The other day on my drive to Verge Yoga I slipped through a yellow light just as it was turning red. My mind was elsewhere and I was in a rush. If I had been paying attention I would have slowed down and stopped.
In the exact moment that I sped up and raced through the light, I gently scolded myself: Not aware, CB! What are you doing?
Lucky for me, the consequences of my mindless action were minor — this time.
I know from experience that not being aware most certainly has consequences — sometimes very big consequences. I would venture to say that most incidents, from traffic accidents to minor bumps and bruises, occur when we are not aware.
My little yellow/red light slip up was a big wake up call. I realized that everything I do matters and has consequences — EVERYTHING!
I am always exposed to the world. And by the way, so are you.
I believe that when we show up in the moment fully, we do everything better. When we wake up to what is happening, right here and now, we don’t screw up.
Sneaking through that traffic light woke me up to how my actions speak louder than my words. For me right now, if I am distracted, there may be big consequences.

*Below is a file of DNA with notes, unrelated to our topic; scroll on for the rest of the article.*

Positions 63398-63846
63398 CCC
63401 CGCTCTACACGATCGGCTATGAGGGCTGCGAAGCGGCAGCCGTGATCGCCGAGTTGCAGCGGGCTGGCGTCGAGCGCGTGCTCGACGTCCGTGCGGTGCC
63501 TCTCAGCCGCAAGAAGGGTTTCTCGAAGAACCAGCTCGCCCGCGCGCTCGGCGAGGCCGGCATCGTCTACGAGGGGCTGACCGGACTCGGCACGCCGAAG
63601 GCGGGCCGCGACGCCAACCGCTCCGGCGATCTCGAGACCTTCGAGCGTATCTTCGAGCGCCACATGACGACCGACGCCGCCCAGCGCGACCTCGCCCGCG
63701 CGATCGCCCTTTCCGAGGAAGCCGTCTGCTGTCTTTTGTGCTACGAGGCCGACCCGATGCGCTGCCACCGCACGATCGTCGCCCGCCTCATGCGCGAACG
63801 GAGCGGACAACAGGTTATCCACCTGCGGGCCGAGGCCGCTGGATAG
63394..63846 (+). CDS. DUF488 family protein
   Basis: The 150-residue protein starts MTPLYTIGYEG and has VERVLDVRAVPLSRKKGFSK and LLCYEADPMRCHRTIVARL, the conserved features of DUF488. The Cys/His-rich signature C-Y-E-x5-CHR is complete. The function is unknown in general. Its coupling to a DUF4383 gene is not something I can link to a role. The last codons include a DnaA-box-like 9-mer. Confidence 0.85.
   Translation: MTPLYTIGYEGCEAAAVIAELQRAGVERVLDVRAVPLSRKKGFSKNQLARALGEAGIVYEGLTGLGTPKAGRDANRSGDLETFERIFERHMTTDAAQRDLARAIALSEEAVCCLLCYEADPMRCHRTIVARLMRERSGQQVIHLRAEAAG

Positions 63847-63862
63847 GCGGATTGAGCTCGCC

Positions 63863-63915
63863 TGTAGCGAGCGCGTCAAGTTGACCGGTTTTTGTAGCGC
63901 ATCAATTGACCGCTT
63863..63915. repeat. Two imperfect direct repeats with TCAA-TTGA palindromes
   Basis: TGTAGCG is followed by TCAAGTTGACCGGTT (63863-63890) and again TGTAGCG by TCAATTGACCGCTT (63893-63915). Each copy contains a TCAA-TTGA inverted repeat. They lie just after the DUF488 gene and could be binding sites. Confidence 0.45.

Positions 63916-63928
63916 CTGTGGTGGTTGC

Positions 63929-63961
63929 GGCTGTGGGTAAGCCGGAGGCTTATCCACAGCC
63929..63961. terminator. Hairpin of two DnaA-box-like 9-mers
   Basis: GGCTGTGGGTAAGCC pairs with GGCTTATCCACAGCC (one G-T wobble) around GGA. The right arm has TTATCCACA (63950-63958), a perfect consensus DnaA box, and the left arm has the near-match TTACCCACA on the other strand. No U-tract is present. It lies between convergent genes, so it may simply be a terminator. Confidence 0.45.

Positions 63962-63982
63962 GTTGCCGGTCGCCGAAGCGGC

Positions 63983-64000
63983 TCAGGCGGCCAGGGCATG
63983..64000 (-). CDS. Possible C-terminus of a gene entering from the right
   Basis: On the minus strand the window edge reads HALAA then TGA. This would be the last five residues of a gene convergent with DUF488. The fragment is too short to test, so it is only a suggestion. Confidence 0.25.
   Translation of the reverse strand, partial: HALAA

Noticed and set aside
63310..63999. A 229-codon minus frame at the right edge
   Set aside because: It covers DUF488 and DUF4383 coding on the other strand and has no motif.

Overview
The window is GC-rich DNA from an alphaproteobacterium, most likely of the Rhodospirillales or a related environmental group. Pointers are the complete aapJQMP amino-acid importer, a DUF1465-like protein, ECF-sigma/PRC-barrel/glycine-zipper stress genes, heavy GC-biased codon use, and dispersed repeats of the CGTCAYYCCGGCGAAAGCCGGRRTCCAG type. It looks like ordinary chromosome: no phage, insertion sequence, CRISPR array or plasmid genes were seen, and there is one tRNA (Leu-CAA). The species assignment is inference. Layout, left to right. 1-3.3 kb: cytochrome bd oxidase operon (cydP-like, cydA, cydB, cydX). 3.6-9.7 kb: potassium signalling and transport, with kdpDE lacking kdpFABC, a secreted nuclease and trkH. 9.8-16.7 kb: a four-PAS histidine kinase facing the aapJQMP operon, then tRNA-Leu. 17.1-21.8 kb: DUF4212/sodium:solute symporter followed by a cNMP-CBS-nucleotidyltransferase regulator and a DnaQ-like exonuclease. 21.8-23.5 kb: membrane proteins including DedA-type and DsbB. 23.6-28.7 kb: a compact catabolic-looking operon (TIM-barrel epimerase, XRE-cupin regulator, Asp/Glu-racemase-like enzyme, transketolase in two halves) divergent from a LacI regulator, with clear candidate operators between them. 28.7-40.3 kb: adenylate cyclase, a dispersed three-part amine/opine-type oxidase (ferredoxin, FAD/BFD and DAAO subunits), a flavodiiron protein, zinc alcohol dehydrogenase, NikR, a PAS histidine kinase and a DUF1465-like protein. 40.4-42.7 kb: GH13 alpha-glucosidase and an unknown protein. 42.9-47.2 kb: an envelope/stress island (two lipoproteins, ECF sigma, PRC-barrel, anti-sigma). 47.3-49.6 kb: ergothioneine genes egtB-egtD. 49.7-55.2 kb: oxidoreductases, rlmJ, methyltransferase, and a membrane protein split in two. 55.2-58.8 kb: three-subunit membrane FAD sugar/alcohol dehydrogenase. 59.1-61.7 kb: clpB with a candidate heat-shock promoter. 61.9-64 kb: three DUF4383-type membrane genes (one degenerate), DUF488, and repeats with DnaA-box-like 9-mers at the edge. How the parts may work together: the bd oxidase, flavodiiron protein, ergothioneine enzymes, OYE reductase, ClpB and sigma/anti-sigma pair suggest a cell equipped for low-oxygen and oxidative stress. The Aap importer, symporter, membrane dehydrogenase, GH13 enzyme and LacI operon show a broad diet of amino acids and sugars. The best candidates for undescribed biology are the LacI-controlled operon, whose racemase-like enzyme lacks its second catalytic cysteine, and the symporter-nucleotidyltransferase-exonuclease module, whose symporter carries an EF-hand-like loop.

If I’m asking you to believe what I teach, I must walk my talk.
Every moment I must wake up and show up to the best of my ability.
Granted, I am human and there’s potential for mishaps and lapses of attention. I am not going to try to be perfect, but I can be more aware. I’ve done enough work to recognize that beating myself up will get me nowhere; gentleness and kindness is the gateway to being awake and aware more often.
My gentle and kind self tells me that the takeaway is that I noticed that I ran the yellow/red light. I noticed that I was not aware, that my mind was busy, and I was not present. I was trying to figure something out while trying to get somewhere fast. And by the way, this was the same busy mind that caused me to lose my wallet and my car key last month as I shared about on my blog Mindfulness, a Wallet, and Car Keys.
All we can continue to do is consistently notice what we’re thinking about and what we’re doing. Then instead of beating ourselves up we offer ourselves patience and compassion. This is how we show up and pay attention on purpose more often.
Wake Up. Notice. Be Kind. Pay Attention.
I want to walk my talk. I want you to believe what I teach. I’m committed to waking up and shifting beyond my scattered and sometimes foggy busy mind.
I’m committed to showing up in this moment — on the verge — on purpose.